Many questions remain about the supposed reappearance of REvil, but a theory that has gained traction holds that following the closure of communication channels between the United States and Russia on security matters there is a fortnight from now, Moscow might have given tacit permission to REvil to resume targeting organizations in the West.
digital shadows Chris Morgan, Senior Cyber Threat Analyst, said: “REvil’s potential return coincides with the closure of channels for discussing cybersecurity issues between the United States and Russia. This decision was likely made due to the breakdown of relations between the United States and Russia following the ongoing war between Russia and Ukraine.
“As a result, it is realistic that Russian authorities have dropped their investigation into the group, or have otherwise indicated that REvil may resume operations.
Morgan added: “It is currently unclear whether the restart of infrastructure associated with REvil represents a true return to activity for the group, a scam or a potential honeypot operation by law enforcement. “
Although the recent activity of Conti and, supposedly, REvil, has drawn the attention of the security community, the resilience of cybercriminal gangs following the actions taken against them is normal, as demonstrated at many times. This was, to some extent, to be expected.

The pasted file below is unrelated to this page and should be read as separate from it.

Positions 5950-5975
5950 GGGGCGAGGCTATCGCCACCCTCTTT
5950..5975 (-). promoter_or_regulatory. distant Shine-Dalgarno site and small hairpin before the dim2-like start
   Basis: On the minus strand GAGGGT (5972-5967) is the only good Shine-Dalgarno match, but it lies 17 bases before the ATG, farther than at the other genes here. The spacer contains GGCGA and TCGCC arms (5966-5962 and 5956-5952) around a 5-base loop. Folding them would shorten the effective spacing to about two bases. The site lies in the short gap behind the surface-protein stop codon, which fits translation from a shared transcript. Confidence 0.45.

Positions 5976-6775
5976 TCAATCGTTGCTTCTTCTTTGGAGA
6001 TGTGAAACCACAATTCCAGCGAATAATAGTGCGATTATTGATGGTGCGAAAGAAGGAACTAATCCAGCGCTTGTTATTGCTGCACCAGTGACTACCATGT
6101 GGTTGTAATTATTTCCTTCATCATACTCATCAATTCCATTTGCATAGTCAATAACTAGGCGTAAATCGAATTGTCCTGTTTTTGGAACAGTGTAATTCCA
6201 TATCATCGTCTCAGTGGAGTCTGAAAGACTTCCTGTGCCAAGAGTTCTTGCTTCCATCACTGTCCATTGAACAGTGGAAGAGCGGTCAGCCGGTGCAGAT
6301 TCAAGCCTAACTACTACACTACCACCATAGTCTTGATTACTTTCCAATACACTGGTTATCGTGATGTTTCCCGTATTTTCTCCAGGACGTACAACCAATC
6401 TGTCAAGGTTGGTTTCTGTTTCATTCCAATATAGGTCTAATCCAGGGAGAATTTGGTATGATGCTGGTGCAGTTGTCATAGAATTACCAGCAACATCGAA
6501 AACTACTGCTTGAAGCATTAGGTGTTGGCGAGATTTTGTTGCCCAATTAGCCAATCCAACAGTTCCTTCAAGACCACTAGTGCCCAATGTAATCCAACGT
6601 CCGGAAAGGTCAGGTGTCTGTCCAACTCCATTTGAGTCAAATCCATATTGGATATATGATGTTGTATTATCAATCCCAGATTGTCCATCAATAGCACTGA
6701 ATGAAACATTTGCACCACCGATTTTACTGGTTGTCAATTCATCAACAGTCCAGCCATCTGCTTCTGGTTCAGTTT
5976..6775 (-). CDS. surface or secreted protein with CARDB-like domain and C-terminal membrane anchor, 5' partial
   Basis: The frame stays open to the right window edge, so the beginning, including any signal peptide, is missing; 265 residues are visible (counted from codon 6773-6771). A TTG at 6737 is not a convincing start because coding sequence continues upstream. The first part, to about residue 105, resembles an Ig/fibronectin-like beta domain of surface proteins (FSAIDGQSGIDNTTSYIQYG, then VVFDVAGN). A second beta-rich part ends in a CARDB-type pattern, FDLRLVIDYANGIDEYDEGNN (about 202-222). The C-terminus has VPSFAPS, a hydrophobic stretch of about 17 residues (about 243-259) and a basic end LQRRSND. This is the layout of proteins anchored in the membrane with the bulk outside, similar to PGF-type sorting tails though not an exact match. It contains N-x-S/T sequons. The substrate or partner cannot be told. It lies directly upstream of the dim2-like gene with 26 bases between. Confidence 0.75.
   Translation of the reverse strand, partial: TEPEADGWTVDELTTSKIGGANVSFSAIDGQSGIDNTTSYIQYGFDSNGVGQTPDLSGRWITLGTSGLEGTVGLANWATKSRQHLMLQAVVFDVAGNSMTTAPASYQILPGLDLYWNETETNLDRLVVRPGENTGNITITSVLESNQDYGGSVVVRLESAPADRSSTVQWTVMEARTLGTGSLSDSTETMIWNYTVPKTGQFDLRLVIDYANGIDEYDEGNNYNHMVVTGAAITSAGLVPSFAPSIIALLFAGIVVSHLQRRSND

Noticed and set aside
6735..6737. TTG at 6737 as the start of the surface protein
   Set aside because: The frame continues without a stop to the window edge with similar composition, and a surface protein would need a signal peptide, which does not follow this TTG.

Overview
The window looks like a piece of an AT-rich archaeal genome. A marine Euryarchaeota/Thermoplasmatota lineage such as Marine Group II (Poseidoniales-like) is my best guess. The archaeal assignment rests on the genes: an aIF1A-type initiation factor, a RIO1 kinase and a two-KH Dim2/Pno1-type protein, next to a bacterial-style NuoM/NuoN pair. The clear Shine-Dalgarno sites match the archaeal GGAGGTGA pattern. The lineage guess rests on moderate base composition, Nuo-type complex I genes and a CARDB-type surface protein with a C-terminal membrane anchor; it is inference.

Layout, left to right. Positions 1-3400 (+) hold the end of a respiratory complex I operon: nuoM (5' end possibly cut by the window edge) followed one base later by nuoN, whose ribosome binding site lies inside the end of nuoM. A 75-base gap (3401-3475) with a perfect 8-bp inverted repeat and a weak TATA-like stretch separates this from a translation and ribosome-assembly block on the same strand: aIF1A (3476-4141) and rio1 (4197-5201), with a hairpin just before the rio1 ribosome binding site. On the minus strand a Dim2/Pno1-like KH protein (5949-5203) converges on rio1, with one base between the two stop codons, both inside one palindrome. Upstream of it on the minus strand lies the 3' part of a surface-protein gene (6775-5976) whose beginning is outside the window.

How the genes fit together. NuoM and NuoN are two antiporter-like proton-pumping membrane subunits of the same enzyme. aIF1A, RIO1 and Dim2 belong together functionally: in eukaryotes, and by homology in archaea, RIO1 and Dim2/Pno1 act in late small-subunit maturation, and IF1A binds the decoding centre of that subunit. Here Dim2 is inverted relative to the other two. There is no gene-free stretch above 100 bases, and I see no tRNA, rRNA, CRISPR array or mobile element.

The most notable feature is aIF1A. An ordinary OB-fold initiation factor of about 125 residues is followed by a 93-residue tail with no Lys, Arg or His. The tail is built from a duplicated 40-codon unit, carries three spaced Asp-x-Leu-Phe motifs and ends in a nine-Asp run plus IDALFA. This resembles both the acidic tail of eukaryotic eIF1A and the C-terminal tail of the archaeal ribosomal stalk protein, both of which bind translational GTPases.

The only factor that has changed in recent weeks is, of course, Russia’s illegal war against Ukraine, which has resulted in Russia’s isolation and expulsion from many international systems.
This is important because although ransomware operators have always been financially motivated criminals, rather than state-backed advanced persistent threat groups, many, if not most, ransomware gangs operate from Russia, and we long suspected that they are doing so with the approval of, or at least a blind eye from, the Russian government.
Although there is little evidence that Russia is orchestrating a major cyber war against the West – the NCSC continues to advise organizations to take reasonable precautions – it is certainly possible that Russia could pressure more cyber operators. ransomware as part of cyber warfare, or that ransomware operators might take action to support Moscow on their own.
In terms of an organization’s immediate response, there’s not much you can do other than strengthen existing defenses against ransomware attacks or implement them if you haven’t already.
Further information on the steps to take to defend against ransomware attacks is available from the National Cyber Security Centerand as always, the first piece of advice is to focus on properly protected backups of important data first, and never pay a ransom, as there is no guarantee that your affected data will be restored.